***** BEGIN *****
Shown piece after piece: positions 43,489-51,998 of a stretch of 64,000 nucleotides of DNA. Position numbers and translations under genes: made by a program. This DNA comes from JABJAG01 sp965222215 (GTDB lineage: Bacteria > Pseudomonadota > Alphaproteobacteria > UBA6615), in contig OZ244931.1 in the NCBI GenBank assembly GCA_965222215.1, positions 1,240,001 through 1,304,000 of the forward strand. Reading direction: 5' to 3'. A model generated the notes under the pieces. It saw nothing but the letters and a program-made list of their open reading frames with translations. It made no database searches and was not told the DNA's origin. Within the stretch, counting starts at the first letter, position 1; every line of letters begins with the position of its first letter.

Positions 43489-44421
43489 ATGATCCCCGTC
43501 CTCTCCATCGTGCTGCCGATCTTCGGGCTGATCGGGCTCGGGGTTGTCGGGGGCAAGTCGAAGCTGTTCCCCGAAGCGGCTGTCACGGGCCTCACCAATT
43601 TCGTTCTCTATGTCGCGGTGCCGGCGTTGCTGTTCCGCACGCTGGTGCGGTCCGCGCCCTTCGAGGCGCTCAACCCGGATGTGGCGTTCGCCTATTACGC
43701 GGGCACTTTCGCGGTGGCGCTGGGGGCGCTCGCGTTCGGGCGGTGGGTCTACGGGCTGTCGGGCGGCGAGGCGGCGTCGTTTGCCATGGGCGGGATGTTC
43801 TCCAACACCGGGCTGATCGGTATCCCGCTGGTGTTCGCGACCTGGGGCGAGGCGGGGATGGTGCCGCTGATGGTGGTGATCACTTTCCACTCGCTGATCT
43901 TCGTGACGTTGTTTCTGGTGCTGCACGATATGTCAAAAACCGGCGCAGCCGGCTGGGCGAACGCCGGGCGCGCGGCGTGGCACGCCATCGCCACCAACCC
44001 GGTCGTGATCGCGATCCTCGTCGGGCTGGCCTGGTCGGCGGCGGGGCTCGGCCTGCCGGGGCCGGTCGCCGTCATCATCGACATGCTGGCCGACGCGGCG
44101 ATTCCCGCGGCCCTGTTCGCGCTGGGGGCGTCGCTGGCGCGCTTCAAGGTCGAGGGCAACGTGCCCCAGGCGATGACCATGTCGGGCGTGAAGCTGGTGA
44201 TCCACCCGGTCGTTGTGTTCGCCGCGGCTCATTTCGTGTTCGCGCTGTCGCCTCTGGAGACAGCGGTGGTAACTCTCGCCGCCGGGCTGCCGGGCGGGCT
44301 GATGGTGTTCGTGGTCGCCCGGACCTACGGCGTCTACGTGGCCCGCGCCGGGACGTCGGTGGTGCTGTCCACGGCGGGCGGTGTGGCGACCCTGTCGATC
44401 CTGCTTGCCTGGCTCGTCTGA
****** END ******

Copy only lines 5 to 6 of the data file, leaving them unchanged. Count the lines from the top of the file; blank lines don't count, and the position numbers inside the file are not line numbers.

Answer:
43601 TCGTTCTCTATGTCGCGGTGCCGGCGTTGCTGTTCCGCACGCTGGTGCGGTCCGCGCCCTTCGAGGCGCTCAACCCGGATGTGGCGTTCGCCTATTACGC
43701 GGGCACTTTCGCGGTGGCGCTGGGGGCGCTCGCGTTCGGGCGGTGGGTCTACGGGCTGTCGGGCGGCGAGGCGGCGTCGTTTGCCATGGGCGGGATGTTC